By Syndication Washington Post, Bloomberg · Jennifer Jacobs, Glen Carey
U.S. assessments of the strikes indicate Iran may have been aiming at unpopulated areas of the sprawling Al Asad airbase, because precision guided missiles struck sandy areas, said one of the officials, who spoke on condition of anonymity because the information wasn't yet publicly announced. The absence of U.S. casualties could mitigate the potential for a dramatic escalation.
The Islamic Revolutionary Guard Corps claimed responsibility for the barrage, which the Pentagon said was launched from Iran, and warned that additional operations were being prepared. At the same time, there were signs that both sides wanted to pull back from the brink of conflict, with Iran's foreign minister saying his country didn't wish to go to war, and Trump pronouncing that "All is well."
The Pentagon said the three bases that were struck had already been on high alert, and Iraq said it had received prior warning from Iran of an assault. No U.S. or Iraqi casualties were reported.
Stocks dropped and oil rose, though crude later pared gains on the reassuring signals. Major tanker companies, however, including Petrobas Brasileiro and the National Shipping Co. of Saudi Arabia, suspended sailing through the Straits of Hormuz, a major oil waterway, Dow Jones reported.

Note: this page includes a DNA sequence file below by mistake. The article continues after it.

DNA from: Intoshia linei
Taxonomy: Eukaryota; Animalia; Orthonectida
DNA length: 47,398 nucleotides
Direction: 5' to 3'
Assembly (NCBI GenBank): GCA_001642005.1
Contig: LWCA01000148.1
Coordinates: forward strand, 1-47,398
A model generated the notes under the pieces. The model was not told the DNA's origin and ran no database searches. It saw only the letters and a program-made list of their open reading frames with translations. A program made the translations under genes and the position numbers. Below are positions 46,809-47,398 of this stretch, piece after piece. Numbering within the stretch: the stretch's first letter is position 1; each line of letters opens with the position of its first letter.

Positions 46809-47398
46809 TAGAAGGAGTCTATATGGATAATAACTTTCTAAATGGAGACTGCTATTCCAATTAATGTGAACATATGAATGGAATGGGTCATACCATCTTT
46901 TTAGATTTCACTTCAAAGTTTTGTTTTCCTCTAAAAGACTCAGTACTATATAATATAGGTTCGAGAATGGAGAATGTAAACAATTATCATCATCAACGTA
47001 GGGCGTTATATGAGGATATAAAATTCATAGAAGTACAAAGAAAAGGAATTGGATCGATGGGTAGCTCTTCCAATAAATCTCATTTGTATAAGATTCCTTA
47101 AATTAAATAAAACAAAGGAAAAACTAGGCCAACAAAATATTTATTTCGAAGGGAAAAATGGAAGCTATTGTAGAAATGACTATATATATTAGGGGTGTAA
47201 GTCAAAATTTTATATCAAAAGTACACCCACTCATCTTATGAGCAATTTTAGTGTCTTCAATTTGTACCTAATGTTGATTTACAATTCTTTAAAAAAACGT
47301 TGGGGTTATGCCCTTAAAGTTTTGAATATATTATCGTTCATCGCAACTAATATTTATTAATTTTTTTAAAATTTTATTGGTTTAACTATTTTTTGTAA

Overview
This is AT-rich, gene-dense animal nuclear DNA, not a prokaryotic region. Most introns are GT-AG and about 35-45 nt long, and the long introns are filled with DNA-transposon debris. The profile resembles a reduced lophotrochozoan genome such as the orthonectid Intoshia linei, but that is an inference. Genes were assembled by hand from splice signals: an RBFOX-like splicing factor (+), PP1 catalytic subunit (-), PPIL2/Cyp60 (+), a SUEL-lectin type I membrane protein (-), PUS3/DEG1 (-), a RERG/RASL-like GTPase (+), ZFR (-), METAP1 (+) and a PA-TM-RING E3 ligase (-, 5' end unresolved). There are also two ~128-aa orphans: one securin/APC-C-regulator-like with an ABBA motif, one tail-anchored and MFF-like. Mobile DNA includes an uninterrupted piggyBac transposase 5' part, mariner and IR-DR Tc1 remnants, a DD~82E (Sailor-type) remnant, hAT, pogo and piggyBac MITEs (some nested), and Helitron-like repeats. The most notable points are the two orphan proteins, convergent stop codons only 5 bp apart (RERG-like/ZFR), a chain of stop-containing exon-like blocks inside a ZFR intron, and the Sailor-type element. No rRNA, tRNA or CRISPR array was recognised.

Some sort of response had been expected to the killing last week of Qassem Soleimani, who ran Iran's proxy operations across the Middle East and was killed in a drone strike near the airport in the Iraqi capital, Baghdad. While Tehran doesn't want outright war with the U.S., there was growing pressure at home to react. The balancing act was to do so without tipping things into a conflict that no one has appetite for.
Supreme Leader Ayatollah Ali Khamenei described the attacks on the bases as a "crushing response."
"Last night, they got a slap in the face," he said on state television. He again demanded that the U.S. presence in the region come to an end, a sign that Tehran's ultimate goal remains to push the U.S. military out of Iraq.
Foreign Minister Mohammad Javad Zarif sounded more conciliatory. The government "concluded proportionate measures in self-defense" after the Soleimani strike, he said on Twitter. "We do not seek escalation or war, but will defend ourselves against any aggression."
Iran has for years operated a carefully calibrated strategy of attacks, often via proxies, in the Middle East, that preserves its influence without drawing major retaliation. Crippled by economic sanctions, it can ill afford an outright war.
Iran "needed to do something quick," said Kamran Bokhari, founding director of the Center for Global Policy in Washington. "This is a placeholder move and a low-cost one."
One White House official, who spoke on condition of anonymity, said the early thinking was the missile strike was a perfunctory move that would let Iran retaliate without incurring a potentially devastating U.S. counter-assault. Trump is scheduled to make a statement later Wednesday.